Based loosely on the nineteenth-century literary stories of Joel Chandler Harris, Song of the South mixed live-action footage of Uncle Remus, the kindly ex-slave, and his seemingly idyllic life on a Southern plantation, with animated sequences of Brer Rabbit outsmarting Brer Fox and Brer Bear. Despite being a landmark achievement in cost-cutting hybrid animation, early audiences rejected both its racial insensitivities, in the wake of World War II, and its low-budget aesthetic, on the heels of more polished full-length animation productions like Snow White (1937) and Dumbo (1941). Yet Song of the South hardly disappeared after modest releases in the 1940s and 1950s. In fact, as recently as the 1970s and 1980s, this offensive film was quite popular. In the wake of the "white backlash" against the civil rights movement, the subsequent rise of Reaganist conservatism in the United States, and Disney's emergent status after the 1960s as a powerful "family institution," Song of the South was a fixture of the American media landscape, forty years after it premiered in theaters.
The first question one asks now is, Whatever happened to Song of the South? It's tempting to speculate on the circumstances of its assumed demise. Even the ideologically conservative Disney Corporation—never one to pass up a chance at exploiting older properties in its vault—has refused to rerelease it to American audiences for nearly three decades. As such, it is equally tempting to toss Song of the South back into the dustbin of Hollywood history, and with it the disturbing histories its continued presence would evoke. The uglier truth, though, is that this especially problematic movie has not gone anywhere. Thanks to decades of occasional theatrical success, cult followings, and Disney's own careful and extensive corporate remediation, the complicated histories of race and media convergence that Song of the South embodies are as present and relevant as ever. There is no shortage of infamously racist films from the so-called golden days of Hollywood—from well-known titles such as The Birth of a Nation (1915) or The Littlest Rebel (1935), to largely forgotten ones like Check and Double Check (1930) or Stand Up and Cheer! (1934). Yet Song of the South's troublingly elusive, and resilient, survival may be the most distinctive. It articulates fascinating truths about the history of American media practices, its audiences, and the at-times mutually reinforcing negotiation of racist images between them. Beyond the limits of morbid curiosity, hidden here is a more fascinating history of the relationship between industries, consumers, and racial identities.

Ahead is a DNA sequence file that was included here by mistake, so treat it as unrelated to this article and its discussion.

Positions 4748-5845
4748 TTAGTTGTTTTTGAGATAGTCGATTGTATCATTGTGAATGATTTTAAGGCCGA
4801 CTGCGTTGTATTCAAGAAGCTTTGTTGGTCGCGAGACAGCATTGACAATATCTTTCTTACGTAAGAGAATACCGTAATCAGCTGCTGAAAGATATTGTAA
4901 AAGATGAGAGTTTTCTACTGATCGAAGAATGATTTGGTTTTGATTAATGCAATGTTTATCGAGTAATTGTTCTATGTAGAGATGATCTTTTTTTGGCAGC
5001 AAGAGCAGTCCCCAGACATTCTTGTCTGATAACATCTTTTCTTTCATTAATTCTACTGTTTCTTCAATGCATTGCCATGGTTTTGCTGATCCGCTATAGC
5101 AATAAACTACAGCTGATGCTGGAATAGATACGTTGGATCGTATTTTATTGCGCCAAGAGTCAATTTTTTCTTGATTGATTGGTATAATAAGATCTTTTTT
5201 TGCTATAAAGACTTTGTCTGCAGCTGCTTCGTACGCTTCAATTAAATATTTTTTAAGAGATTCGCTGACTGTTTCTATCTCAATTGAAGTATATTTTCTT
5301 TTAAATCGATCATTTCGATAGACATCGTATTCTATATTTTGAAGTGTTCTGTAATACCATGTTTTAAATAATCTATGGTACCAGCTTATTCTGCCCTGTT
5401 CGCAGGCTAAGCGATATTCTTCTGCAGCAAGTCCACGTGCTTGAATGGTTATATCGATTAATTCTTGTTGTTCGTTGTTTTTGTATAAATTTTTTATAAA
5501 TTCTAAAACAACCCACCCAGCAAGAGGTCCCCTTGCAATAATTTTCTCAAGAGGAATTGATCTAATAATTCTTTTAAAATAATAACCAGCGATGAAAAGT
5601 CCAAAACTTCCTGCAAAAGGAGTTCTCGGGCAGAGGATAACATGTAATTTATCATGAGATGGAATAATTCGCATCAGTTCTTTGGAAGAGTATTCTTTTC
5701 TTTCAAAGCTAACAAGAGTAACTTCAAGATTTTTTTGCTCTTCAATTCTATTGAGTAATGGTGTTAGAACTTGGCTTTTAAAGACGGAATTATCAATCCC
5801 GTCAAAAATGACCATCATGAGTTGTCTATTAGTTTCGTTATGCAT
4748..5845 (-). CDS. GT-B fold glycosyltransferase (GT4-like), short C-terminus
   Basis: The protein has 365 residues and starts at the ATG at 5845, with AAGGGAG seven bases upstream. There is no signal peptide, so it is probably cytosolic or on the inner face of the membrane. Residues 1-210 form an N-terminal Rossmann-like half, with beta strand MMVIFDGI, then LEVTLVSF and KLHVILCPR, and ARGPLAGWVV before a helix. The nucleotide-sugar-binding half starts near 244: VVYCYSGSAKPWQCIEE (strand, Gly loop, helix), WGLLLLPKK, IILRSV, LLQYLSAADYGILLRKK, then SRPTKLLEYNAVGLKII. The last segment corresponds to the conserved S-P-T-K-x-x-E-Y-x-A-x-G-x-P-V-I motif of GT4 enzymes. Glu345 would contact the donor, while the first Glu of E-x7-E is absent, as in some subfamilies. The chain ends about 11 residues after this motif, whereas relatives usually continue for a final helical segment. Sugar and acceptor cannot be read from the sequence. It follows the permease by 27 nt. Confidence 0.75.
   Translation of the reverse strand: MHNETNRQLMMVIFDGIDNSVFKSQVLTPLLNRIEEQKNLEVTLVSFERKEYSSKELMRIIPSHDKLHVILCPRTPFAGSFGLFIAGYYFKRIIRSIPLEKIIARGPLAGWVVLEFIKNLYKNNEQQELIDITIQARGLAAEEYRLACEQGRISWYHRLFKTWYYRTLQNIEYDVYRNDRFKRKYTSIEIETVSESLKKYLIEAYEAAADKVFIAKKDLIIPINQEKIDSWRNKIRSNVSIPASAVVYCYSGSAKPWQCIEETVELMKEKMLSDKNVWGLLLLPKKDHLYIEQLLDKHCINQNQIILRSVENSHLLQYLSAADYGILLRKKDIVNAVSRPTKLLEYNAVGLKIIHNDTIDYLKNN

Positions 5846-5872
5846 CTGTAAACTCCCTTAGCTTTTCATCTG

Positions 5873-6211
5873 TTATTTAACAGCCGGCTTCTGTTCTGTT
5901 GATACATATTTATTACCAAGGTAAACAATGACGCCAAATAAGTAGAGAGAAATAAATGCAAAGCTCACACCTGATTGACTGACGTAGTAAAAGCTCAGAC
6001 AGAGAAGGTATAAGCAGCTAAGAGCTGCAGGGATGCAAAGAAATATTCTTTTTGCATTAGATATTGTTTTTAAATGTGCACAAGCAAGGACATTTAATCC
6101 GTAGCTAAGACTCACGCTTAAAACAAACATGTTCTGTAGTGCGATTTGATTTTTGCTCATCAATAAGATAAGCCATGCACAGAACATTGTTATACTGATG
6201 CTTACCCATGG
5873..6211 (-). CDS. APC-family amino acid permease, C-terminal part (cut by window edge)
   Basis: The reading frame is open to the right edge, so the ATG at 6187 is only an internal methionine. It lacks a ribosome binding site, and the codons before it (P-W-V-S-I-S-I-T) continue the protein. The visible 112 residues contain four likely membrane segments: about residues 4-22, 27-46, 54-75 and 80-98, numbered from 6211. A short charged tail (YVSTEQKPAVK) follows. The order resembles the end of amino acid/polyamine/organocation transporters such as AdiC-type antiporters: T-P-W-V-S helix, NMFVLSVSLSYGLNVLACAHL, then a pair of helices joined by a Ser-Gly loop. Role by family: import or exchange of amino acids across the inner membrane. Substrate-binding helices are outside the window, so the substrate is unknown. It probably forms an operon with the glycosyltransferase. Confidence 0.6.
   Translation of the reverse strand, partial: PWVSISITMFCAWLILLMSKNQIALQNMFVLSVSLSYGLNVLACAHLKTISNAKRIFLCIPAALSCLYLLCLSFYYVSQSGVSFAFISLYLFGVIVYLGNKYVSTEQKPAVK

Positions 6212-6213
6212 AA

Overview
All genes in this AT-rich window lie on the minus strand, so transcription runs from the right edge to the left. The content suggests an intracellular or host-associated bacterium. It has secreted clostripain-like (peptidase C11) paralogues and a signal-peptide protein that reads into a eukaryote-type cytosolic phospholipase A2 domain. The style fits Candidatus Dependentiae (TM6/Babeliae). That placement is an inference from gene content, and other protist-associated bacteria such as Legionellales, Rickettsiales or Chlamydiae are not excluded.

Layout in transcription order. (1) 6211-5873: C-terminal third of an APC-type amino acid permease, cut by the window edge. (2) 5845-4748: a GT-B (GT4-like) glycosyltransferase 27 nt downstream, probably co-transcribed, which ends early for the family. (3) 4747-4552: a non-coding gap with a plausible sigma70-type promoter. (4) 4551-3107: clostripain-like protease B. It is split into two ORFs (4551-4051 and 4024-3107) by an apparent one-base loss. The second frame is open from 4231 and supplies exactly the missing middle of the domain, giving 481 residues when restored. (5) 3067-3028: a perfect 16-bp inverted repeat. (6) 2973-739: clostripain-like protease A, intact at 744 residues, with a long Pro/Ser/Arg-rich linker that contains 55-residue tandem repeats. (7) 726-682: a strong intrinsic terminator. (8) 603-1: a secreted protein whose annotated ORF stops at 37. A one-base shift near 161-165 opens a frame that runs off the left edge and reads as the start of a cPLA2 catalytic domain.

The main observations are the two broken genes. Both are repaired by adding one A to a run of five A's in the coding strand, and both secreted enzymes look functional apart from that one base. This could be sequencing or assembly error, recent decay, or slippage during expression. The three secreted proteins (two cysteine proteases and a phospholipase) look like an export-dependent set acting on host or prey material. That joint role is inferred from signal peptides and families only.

Song of the South has been a quietly, but revealingly, persistent film for seven decades. Its existence nearly spans the entire lifetime of the more famous company that spawned, exploited, and eventually tossed it (officially) aside. Understanding the film's role within a larger history of Convergence Culture and racial formations requires (1) documenting the ways that Disney recirculated, repurposed, and rewrote the film, (2) appreciating the diverse racial and political climates in which it appeared (or didn't), and (3) articulating how different audiences responded to the film and its fragments via their own discursive production. This book employs a historical–materialist methodology that triangulates the cult history of Song of the South within all three contexts in order to move closer to answering several interrelated questions: How have the textual and extratextual dynamics of "media convergence" historically intersected with larger cultural negotiations regarding racial identity in the twentieth century? How have industry strategies of remediation and forms of participatory culture affected socially constructed notions of whiteness as mediated through, and in the reception of, representations of African Americans in classical Hollywood films? How does the subsequent repurposing of these films in ancillary venues complicate its (and its audiences') relationship to the "original" text? How do issues such as the larger political climates in the United States; personal, public, and commercial forms of nostalgia; and affective formations further problematize these questions? More specifically, in what ways do both a powerful media institution (Disney) and its considerable, and shifting, set of audiences play a sometimes-mutual role in embracing, ignoring, and exploiting the continued presence of its racist past?